Sunday, July 20, 2014

The wheat and the weeds

16th Sunday of Ordinary Time, Year A, July 20, 2014
Wis 12:13, 16-19 / Ps 86:5-6, 9-10, 15-16 /  Rom 8:26-27 / Matt 13:24-43
AFTER the parable of the sower this week we have a related parable – the wheat and the weeds. (Matthew 13:24-30). The young weed has a similar appearance to the wheat. One danger in pulling out the weed is that you might actually pull out the wheat instead. In this simple parable are many applications.
Don’t be too quick to judge
When presented with the proposal of another, don’t be too quick to condemn or think negatively of it. We should not judge so quickly. Sometimes we are quite harsh especially in judging ourselves. It is quite easy to judge yourself very fast without first listening to all the evidence from the defense. Instead we pronounce ourselves “Guilty!” without a proper trial. Often here in the Philippines the judicial process is infamous for being so long at times. So how come we are so quick to judge ourselves and thus others too? The value of respect is important especially self-respect. The root of this term means to relook at yourself again. When we see what appear to be weeds we need to go back and look again. We may discover that in fact it is a young wheat plant which if given care and attention can produce a rich harvest.
To be aware of our weak points
In modern psychology the terms consistency and inconsistency are used to describe the coherence and integrity of a person. Consistency is when all the parts are generally working together for the function of the whole and inconsistency will be when for example I have a goal (to pass an exam) but I do not put the means in place (I am lazy in my studies). In some ways we all have areas of inconsistency and we have to try to minimize their deleterious effects. If we say we will do something or pursue it, then by all means we should attempt to fulfill that good resolution. What things are still outstanding in your life? What resolution do you still need to put into practice? Seeing as we all struggle in these areas we can be grateful that God has provided us with a Helper, the Holy Spirit. St Paul reassures us that, “the Spirit too comes to the aid of our weakness” (Romans 8: 26-27). Yesterday I was talking to several young men who said they unsettled in their work and were not sure why. They felt more peace to know that it can also be a manifestation of the Spirit, who expresses in “inexpressible groaning” our desires to God.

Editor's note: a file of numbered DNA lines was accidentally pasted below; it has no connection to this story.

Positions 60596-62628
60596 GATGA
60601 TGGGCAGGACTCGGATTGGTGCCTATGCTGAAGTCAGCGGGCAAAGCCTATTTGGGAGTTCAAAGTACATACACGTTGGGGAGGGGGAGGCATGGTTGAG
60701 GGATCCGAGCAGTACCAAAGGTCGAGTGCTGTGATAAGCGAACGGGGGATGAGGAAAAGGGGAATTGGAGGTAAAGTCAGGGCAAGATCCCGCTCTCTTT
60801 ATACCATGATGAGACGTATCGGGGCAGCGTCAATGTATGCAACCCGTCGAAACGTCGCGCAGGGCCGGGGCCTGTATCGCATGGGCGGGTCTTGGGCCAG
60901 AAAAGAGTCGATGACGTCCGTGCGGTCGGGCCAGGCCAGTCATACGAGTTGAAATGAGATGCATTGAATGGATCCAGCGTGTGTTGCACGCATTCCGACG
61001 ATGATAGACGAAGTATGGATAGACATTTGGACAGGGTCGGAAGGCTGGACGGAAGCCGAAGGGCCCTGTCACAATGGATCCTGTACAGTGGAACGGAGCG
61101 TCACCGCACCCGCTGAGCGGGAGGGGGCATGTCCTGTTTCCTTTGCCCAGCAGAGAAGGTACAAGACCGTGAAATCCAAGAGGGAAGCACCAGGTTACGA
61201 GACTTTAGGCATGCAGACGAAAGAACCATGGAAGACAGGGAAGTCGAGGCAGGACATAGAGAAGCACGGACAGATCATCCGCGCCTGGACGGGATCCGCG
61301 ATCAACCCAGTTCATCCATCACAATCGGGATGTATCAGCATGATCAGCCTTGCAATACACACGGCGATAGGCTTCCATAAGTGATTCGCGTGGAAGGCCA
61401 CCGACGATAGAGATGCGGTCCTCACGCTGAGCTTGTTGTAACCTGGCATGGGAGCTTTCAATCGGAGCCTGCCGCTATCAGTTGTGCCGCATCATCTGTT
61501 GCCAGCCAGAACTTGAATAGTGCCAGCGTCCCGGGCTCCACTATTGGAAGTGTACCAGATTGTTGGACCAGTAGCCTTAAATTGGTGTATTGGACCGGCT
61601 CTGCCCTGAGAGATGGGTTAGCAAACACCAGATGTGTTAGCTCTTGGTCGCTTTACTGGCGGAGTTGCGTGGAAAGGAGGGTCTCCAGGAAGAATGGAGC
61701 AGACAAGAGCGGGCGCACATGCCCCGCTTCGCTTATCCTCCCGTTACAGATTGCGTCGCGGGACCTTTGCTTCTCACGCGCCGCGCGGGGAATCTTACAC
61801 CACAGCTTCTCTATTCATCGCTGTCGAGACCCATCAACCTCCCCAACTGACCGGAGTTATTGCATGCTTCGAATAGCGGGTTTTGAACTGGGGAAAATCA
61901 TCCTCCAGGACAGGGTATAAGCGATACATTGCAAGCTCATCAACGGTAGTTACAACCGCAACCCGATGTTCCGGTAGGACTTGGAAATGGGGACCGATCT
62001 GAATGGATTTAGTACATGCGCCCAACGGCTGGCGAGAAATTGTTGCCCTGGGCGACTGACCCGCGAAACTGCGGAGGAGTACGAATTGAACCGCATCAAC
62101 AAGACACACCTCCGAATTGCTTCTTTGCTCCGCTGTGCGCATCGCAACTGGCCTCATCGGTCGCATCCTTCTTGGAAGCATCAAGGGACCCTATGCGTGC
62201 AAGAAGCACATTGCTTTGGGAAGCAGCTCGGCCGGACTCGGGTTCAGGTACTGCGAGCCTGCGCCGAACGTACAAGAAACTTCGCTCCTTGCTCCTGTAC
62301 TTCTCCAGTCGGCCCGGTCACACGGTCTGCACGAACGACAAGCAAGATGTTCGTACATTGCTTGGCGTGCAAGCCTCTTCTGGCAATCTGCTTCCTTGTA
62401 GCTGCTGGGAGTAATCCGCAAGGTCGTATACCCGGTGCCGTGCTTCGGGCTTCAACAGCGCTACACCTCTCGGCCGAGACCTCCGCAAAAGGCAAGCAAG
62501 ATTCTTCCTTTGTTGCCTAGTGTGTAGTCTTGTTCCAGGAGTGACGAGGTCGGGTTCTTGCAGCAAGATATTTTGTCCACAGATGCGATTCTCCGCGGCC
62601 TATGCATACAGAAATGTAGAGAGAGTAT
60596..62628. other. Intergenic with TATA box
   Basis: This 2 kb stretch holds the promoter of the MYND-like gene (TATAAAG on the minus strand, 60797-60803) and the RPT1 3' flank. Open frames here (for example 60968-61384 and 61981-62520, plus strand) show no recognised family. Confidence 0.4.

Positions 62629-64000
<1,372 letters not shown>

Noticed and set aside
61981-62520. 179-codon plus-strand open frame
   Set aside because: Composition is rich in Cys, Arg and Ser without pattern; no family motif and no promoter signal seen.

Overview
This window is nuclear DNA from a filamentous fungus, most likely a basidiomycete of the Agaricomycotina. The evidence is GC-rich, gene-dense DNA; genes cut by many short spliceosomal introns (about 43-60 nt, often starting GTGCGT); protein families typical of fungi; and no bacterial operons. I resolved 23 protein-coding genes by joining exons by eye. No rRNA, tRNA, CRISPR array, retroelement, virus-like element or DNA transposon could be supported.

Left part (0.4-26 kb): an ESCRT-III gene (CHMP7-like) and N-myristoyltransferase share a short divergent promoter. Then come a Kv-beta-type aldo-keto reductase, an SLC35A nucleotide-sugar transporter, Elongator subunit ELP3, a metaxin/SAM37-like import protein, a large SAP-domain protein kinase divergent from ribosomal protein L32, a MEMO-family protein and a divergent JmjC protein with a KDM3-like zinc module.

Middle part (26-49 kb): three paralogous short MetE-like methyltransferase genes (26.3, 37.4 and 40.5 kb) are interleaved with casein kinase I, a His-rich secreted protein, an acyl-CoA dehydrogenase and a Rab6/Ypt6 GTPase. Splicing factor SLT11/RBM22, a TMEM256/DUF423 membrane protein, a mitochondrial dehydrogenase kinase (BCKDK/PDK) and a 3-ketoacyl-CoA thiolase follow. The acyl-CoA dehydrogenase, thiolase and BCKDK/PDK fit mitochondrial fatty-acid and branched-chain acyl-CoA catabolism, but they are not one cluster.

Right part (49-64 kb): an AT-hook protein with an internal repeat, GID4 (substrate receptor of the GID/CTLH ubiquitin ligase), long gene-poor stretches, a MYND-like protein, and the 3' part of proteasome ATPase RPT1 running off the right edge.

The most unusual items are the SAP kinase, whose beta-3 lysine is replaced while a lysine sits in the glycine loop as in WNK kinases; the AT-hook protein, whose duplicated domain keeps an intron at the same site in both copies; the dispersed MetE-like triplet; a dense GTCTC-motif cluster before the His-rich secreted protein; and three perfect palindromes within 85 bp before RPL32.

If a weed is obvious get rid of it
While it is true that at times we have to take care to distinguish the wheat from the weeds it is also true that at times the weed is so obvious! One Easter I was in Australia visiting the family of some missionaries. They have a farm in the outback and were showing me around. In one moment, the dad, a farmer, slammed on the brakes of the pick-up truck, jumped out and in one flash took a swipe at a big weed bush in the middle of his crop. Before I had even got out of the truck, he had uprooted the offending herb, thrown it into the back of the truck and was climbing back in again. Wow, so agile! We need that same agility when we clearly recognize our sinfulness or wrongdoing.
All our tendencies to sin such as selfishness, greed, lying, lust, jealousy, anger, impatience and the like are the weeds that need to be dealt with in our own lives.
God is patient with us
God is the master of might but thankfully does not treat us as our transgressions deserve. As one commentator notes, “What are we going to do with the weeds in our lives? Some must be pulled up, which means a lot of death to self as we learn to say ‘no’ to the temptations in our lives. But some weaknesses cannot be pulled up even as we pray to have them taken away. We may pray to be patient, but situations arise and we find ourselves very impatient. God allows some weaknesses to remain. He knows what he is doing. If he removed all our weaknesses, we probably would not remember how much we need him” (Anawim Community reflections). God is patient with us and this reveals his mighty love for us. But it is also true that he is just and the time for harvesting will eventually come.
Let us pray and work hard! We need to maximize the yield of wheat in our lives. We need to minimize the weeds and do all we can to remove them. How lucky we are that we don’t need to wait until harvest to remove those irksome weeds—we can go to the sacrament of reconciliation even now. Amen.

No comments: